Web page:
Both of the authors derive significant benefits from using social media professionally, despite being from different generations and at different career stages. They believe that their use of social media allows them to help, teach, and learn from other pathologists more effectively. They propose that it is particularly important for the older generations of pathologists to use Twitter and Facebook professionally. Social media can facilitate greater interaction and enhanced mentoring between the older generations, who make up most of the current leaders of our specialty, and the younger generations, from which the pathology leaders of tomorrow will come.2 It is another tool for passing on diagnostic pearls, personal experience, and general wisdom that the older generation has collected during decades of practicing pathology (Figure 6). Although textbooks are still the mainstay in medical education, social media provides an alternative, free, and less time-consuming method for pathologists to share their knowledge and experience with the next generation. The younger generations are greatly in need of this kind of information, and posterity will benefit from it too.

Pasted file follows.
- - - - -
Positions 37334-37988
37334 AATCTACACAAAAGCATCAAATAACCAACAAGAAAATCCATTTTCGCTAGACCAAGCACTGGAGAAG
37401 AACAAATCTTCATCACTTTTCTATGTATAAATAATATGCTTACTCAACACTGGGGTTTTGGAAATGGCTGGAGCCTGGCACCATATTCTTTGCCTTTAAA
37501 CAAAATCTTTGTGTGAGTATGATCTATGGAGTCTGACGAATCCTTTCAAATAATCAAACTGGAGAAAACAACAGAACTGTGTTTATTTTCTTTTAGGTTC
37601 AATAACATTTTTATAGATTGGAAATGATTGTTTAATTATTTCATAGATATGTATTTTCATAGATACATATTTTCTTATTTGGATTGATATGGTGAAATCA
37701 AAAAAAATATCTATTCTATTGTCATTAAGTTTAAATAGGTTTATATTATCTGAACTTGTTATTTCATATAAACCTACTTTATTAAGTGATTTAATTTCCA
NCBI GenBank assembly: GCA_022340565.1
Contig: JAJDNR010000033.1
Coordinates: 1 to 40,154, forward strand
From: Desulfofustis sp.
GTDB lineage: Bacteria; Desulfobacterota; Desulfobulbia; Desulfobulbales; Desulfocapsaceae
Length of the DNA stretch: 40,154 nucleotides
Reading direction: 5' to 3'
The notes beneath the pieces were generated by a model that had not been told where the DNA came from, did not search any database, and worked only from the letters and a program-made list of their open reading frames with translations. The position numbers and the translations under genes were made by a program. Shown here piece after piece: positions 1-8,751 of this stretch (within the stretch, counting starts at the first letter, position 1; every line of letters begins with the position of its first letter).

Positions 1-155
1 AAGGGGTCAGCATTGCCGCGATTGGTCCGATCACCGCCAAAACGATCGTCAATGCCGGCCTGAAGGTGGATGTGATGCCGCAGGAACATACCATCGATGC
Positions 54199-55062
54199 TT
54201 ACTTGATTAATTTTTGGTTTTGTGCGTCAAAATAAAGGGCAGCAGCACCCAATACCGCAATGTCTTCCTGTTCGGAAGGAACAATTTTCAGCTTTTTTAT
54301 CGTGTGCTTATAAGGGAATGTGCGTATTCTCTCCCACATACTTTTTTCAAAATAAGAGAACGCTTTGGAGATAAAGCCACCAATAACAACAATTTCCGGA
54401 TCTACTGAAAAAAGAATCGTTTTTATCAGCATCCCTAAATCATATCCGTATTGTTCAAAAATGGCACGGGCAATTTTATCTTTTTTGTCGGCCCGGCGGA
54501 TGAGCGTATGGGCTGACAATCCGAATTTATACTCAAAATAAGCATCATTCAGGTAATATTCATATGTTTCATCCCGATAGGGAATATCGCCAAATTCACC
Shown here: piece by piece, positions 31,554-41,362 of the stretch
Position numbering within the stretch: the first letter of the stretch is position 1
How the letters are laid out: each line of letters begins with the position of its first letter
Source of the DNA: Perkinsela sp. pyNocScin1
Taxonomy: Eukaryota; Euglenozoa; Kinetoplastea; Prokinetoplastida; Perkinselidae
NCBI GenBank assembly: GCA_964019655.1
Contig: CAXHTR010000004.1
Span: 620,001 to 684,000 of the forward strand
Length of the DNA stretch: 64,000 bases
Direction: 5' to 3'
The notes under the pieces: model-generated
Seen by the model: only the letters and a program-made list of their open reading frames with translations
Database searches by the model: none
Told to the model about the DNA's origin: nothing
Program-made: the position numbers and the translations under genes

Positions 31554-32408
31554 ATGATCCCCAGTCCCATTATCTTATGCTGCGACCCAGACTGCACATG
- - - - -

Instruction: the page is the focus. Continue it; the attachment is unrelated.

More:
Social media allows retired pathologists to stay connected to the rest of the pathology community and to continue learning, teaching, and contributing. As a retired pathologist, P.H.M. has found this aspect of social media to be useful and even life-changing. As a junior pathologist, J.M.G. is very grateful to have P.H.M. and other pathologists of his generation actively involved and accessible via social media; countless other pathologists around the world have expressed similar feelings of gratitude.
We hope that our stories and experiences with social media use will help convince pathologists of all ages and generations to sign up for Twitter and Facebook. One of the authors (J.M.G.) published an online introductory guide that teaches pathologists how to get started with using social media (http://pathinfo.wikia.com/wiki/Social_Media_Guide_for_Pathologists). The authors are hopeful that more of their colleagues, particularly senior pathology leaders, will join social media and engage with the robust and exciting global community of pathologists online.
The authors have no relevant financial interest in the products or companies described in this article.